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Thread: Building a Auto Topoff

  1. #1
    Apprentice dfisch1's Avatar
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    Building a Auto Topoff

    CAUTION: This project like many of my others deals with electricity. You should be comfortable working with electricity as well as have a working knowledge of home wiring before attempting this.
    This will help you to build an auto top off unit with snail guards. (Note: Some of the information here is from the Louisiana Reef Club DIY forums Redirecting...)

    Parts
    1 PVC box with two 1/2" outlets and cover plate
    8 1/2" PVC 90 elbows
    2 1/2" PVC Caps
    2 1 1/2" - 1/2" slip bushings
    2 1 1/2" Couplers
    2 1 1/2" Caps
    1/2" PVC pipe
    1 1/2" PVC pipe
    2 float switches
    1 1/4" Polypropylene Solenoid Valve
    (These Last two parts can be found on McMaster-Carr)

    Note: if you are using a water pump to top off form a separate container replace the Solenoid with a single outlet 15 amp receptacle and appropriate cover plate.

    Step One:
    Drill and tap the 1/2" caps to match the float switch threads.
    Teflon tape the treads and secure into the caps. (Do not glue. This would make switch replacement very hard.)

    Step Two:
    Cut eight pieces of 1/2" PVC 1.5 inches long.
    Glue two sets of two 90 elbows in such a manor that they face the same direction.
    Glue two sets of two 90 elbows in such a manor that they face opposite directions.
    Glue one piece of the PVC into one end of each of the four sets.

    Step Three:
    Glue the two sets of same direction elbows to the openings of the PVC box.
    This will provide a manor for the unit to be hung on the side of a sump/fuge.

    Step Four:
    Use a rotary tool with a sanding or grinding wheel to trim the inside of the reducer bushing so that 1/2" PVC will slide easy through the bushing.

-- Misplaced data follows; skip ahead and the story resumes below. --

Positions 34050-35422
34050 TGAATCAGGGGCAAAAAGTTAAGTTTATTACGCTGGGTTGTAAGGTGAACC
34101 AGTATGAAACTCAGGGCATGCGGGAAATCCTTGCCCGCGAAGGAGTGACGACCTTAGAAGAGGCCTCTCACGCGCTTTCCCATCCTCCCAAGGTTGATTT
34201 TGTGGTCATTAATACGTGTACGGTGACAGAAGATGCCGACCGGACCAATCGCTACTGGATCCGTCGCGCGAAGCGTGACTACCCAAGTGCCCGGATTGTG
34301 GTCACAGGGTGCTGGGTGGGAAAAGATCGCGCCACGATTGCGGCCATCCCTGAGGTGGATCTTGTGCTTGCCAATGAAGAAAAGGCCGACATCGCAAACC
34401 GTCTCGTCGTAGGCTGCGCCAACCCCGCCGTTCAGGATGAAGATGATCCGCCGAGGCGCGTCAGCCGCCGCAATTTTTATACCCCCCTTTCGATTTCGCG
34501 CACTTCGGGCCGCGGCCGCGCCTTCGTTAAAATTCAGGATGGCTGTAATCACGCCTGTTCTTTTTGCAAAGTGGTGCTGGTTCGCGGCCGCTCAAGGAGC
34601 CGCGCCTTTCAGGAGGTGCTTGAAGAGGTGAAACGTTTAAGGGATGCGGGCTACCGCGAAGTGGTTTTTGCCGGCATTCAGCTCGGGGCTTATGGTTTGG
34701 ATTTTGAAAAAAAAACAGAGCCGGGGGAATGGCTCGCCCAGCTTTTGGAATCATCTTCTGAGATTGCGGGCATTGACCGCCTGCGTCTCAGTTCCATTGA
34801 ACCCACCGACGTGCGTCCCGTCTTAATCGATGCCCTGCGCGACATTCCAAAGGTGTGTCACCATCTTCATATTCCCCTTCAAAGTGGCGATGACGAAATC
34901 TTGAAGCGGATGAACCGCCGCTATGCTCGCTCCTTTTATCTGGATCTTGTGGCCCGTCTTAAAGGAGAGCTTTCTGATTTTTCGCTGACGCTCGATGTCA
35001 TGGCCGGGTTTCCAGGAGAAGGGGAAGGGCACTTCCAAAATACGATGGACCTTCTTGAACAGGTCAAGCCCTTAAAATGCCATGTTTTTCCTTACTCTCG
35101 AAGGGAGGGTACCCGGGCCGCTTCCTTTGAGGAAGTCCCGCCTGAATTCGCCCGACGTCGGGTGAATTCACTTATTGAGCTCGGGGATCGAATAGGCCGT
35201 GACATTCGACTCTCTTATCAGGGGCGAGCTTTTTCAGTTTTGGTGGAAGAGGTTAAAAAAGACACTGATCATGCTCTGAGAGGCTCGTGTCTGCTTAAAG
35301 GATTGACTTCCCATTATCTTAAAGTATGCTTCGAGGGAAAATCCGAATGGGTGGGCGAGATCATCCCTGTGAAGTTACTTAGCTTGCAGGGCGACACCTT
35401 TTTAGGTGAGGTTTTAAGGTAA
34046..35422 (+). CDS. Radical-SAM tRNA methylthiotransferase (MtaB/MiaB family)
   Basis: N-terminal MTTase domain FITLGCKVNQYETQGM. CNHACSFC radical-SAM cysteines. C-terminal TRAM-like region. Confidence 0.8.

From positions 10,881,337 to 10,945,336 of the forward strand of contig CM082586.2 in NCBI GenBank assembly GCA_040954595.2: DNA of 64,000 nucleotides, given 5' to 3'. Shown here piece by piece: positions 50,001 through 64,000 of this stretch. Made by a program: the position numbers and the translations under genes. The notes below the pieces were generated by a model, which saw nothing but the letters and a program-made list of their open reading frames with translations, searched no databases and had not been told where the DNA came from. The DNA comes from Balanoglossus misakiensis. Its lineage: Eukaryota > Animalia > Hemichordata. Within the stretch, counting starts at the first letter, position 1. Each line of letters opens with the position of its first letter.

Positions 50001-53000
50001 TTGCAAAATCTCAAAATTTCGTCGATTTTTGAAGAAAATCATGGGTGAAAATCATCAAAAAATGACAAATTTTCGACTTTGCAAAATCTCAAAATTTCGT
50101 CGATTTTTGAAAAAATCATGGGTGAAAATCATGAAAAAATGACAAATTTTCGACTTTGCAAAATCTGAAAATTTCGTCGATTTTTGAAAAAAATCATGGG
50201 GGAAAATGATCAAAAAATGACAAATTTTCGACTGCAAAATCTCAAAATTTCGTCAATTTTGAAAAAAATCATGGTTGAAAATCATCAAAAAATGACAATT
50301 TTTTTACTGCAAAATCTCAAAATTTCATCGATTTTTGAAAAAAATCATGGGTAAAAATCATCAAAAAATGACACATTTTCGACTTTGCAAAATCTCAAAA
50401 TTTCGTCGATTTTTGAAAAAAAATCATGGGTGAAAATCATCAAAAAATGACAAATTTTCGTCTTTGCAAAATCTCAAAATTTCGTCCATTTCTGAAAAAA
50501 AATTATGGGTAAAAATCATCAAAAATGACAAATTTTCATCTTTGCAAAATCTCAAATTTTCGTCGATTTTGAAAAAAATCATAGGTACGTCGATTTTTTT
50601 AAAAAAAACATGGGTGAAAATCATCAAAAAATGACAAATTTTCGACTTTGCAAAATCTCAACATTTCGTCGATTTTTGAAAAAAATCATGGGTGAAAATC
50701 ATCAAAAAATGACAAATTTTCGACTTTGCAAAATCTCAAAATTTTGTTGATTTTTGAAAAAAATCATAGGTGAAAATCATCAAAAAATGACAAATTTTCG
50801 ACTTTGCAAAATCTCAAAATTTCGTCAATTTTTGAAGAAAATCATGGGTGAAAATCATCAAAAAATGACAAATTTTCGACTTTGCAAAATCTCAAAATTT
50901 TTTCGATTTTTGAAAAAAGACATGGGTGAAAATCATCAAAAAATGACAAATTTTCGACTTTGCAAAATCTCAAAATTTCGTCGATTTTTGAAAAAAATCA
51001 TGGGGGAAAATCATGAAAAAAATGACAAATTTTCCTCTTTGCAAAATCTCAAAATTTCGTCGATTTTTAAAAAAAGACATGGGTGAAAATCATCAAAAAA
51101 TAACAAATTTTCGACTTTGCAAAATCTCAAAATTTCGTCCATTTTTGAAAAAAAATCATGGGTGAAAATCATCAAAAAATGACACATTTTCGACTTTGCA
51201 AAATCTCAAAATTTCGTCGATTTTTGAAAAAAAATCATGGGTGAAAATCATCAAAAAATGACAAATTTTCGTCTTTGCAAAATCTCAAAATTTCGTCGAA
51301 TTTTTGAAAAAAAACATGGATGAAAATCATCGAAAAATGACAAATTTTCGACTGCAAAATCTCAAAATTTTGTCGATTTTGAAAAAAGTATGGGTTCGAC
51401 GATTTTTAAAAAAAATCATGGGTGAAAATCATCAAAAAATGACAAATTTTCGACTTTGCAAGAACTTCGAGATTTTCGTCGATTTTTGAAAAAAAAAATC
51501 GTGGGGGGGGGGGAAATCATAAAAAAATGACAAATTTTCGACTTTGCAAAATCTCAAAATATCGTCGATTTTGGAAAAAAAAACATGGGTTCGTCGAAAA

Step Five:
    Insert the exposed PVC from the opposing elbows into the open end of the same direction group. Do not glue! This will allow you to adjust the floats and make running the wiring easier later.
    Measure your situation in order to determine where you want to place the switches.
    Cut the 1/2" PVC to the desired length for the longer tube.
    Cut another piece of 1/2" PVC a few inches shorter then the other tube. This will act as a redundancy system.

    Step Six:
    Glue the caps to the tubes that you have just cut.

    Step Seven:
    Cut two pieces of 1 1/2" PVC 1.5" long.
    Glue the 1 1/2" caps to the 1 1/2" couplers using the PVC just cut to bridge them together.
    Drill several holes in the bushing and the couplers and caps in order to allow water to easely flow though them.

    Step Eight:
    Slip the bushing over the 1/2" pipe and cap pieces.
    Use a piece of string to thread the wires from the floats through the opposing elbow groups.
    Use the string to thread the wires through the same direction elbows into the PVC box.
    Slip fit all of the groups together so that they look like pic 5.

    Step Nine:
    Drill a hole in the plate of the box just large enough for the solenoid threads to fit through.
    Use a nut used for attaching electrical conduit to electrical boxes to secure the solenoid to the face plate.